migrating data

Database transformation from SQL Server to YugabyteDB

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A database transformation and migration project takes solid planning and testing. I’ve found that three common changes required when transforming a SQL Server database to YugabyteDB YSQL are related to syntax, performance, and stored procedures. These will get you started on your transformation project.

Syntax

Transforming a schema from MS SQL to YugabyteDB requires some minor syntax changes. This is true for any cross-database transformation. The YugabyteDB YSQL API utilizes PostgreSQL syntax.

Basic formatting in MS SQL scripts

If you load exported MS SQL project scripts directly into YugabyteDB, make the following basic changes:

  • Remove left and right brackets.
  • Remove “dbo.”
  • Change GO to semicolon.
  • Objects will be converted to lower case, although in most cases queries will be supported using any case format.

Datatype conversions

Database transformation also requires datatype changes due to syntax differences. Change the following datatypes when transforming from MS SQL to PostgreSQL/YugabyteDB.

BINARY(n) -> BYTEA
BIT -> BOOLEAN (or INT for a more flexible choice)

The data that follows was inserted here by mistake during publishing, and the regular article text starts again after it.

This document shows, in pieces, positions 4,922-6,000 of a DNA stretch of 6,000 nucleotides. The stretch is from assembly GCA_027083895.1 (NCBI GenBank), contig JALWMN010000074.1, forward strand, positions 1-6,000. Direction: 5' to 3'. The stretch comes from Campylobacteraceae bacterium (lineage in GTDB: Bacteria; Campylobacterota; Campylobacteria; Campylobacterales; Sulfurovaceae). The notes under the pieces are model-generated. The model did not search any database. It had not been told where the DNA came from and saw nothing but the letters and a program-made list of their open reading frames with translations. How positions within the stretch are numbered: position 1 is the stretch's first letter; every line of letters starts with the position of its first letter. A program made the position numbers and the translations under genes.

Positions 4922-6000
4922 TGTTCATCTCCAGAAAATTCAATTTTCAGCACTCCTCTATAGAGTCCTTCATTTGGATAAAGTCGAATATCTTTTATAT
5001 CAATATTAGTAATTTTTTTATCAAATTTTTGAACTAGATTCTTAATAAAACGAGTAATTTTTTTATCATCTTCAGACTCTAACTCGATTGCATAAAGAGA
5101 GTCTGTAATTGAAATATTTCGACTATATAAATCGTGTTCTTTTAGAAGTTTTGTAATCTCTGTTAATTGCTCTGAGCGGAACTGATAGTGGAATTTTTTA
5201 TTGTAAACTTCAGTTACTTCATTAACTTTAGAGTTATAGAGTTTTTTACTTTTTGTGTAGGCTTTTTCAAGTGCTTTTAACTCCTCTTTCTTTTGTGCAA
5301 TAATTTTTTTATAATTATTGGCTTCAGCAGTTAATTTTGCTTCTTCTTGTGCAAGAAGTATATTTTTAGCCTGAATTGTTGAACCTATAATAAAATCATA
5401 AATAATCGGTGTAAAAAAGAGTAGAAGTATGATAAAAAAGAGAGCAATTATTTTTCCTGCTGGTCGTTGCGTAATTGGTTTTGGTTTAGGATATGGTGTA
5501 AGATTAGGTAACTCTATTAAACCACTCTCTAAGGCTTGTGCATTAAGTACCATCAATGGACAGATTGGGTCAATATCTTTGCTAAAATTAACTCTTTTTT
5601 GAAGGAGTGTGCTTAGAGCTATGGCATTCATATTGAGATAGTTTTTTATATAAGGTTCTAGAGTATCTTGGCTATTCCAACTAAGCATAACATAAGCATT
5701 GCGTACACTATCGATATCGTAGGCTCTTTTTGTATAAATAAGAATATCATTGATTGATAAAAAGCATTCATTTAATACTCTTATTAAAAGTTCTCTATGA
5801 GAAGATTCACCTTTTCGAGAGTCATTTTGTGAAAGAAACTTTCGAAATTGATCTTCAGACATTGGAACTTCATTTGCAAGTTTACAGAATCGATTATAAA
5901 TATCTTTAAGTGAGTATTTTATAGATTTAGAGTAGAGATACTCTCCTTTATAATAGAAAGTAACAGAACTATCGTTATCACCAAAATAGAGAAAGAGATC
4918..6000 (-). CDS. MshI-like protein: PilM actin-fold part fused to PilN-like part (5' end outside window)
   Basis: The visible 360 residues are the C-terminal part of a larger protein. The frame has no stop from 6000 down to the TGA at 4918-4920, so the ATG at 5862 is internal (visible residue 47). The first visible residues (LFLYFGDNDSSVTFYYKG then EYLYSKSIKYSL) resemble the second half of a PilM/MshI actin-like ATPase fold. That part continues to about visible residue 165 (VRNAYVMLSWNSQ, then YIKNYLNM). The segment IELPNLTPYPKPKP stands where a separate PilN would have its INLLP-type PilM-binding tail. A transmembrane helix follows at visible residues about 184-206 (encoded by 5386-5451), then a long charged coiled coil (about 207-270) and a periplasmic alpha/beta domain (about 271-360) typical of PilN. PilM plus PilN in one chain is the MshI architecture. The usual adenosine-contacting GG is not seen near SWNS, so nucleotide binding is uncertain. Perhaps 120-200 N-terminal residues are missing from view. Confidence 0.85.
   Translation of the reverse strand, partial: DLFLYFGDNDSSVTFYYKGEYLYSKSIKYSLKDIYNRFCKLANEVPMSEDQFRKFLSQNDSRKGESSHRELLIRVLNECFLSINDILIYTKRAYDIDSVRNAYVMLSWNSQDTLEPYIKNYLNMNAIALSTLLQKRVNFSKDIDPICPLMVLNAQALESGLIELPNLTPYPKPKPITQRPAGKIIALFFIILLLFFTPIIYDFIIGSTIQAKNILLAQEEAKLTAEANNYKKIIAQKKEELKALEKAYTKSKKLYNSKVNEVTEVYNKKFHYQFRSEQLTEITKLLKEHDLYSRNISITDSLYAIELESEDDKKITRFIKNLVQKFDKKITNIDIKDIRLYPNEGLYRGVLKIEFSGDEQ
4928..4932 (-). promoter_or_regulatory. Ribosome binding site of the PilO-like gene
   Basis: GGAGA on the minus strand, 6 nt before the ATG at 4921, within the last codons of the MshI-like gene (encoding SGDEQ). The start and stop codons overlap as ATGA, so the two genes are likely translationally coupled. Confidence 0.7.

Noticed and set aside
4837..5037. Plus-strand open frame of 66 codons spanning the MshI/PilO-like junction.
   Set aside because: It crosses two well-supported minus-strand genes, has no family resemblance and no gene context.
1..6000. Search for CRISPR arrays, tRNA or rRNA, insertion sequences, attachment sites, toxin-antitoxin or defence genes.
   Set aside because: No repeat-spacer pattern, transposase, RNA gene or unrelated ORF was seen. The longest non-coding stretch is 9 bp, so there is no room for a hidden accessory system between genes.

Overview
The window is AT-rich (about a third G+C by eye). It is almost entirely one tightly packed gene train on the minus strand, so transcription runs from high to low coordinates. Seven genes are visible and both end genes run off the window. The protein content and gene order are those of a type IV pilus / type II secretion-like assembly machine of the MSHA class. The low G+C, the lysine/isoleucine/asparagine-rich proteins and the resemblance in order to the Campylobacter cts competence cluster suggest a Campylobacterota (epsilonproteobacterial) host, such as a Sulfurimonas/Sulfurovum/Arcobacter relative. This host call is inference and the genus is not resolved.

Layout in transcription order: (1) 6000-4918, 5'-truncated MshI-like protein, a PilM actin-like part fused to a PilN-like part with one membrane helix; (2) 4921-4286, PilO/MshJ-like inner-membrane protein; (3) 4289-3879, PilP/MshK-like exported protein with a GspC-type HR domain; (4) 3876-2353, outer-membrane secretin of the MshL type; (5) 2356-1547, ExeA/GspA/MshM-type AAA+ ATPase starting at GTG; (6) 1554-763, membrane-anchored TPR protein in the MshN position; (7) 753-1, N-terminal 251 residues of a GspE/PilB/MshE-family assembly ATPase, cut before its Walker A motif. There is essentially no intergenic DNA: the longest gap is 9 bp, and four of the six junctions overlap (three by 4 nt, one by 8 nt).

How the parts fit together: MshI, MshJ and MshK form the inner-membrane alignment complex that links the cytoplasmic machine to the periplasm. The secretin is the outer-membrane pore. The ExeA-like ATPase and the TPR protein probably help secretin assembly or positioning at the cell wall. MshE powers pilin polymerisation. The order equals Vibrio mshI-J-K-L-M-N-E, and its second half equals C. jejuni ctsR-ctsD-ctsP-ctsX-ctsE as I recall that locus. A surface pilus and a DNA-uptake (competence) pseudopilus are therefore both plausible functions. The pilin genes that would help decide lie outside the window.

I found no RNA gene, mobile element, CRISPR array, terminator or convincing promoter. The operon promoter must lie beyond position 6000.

VARCHAR(max) -> TEXT
VARBINARY -> BYTEA
NVARCHAR(n) -> VARCHAR(n)
NVARCHAR(max) -> TEXT
NTEXT -> TEXT
FLOAT(p) -> DOUBLE PRECISION
DATETIME -> TIMESTAMP or TIMESTAMPZ to retain timezone
TINYINT -> SMALLINT
UNIQUEIDENTIFIER -> CHAR(16) or UUID
ROWVERSION -> BYTEA
SMALLMONEY -> MONEY
IMAGE -> BYTEA

Auto-increment 

IDENTITY (1, 1) is not supported; use GENERATED ALWAYS AS IDENTITY or sequences. Either way, it uses sequences behind the scenes, and using sequences explicitly will allow you more control over them.

The datatype of an identity column has to be integer (int, smallint, bigint).

See also: https://docs.yugabyte.com/preview/develop/best-practices-ysql/#faster-sequences-with-server-level-caching 

Extended properties

Use the COMMENT command to add detail like MS SQL’s extended properties to database objects. 

See also: https://docs.yugabyte.com/preview/api/ysql/the-sql-language/statements/ddl_comment/ 

Queries

Change top to limit to return a subset of rows from a query.

For example, change select top 1... to select.... limit 1.

Performance

From a performance perspective, consider a few basic things regarding indexing and primary keys when moving to a distributed system. 

Indexes

A critical performance improvement will be forming the primary key in a way that takes advantage of the distributed nature of YugabyteDB. The primary key consists of a partitioning/sharding key and a clustering/ordering key. For example, a primary key (userid, username) will distribute partitions based on userid and then order them within the partition based on username. Both partitioning keys and clustering keys can contain multiple columns.

The following two things are typically a good start:

  1. Change any existing primary key to the partitioning key within the primary key.
  2. Change any “CLUSTERED INDEX” indexes to the clustering keys within the primary key.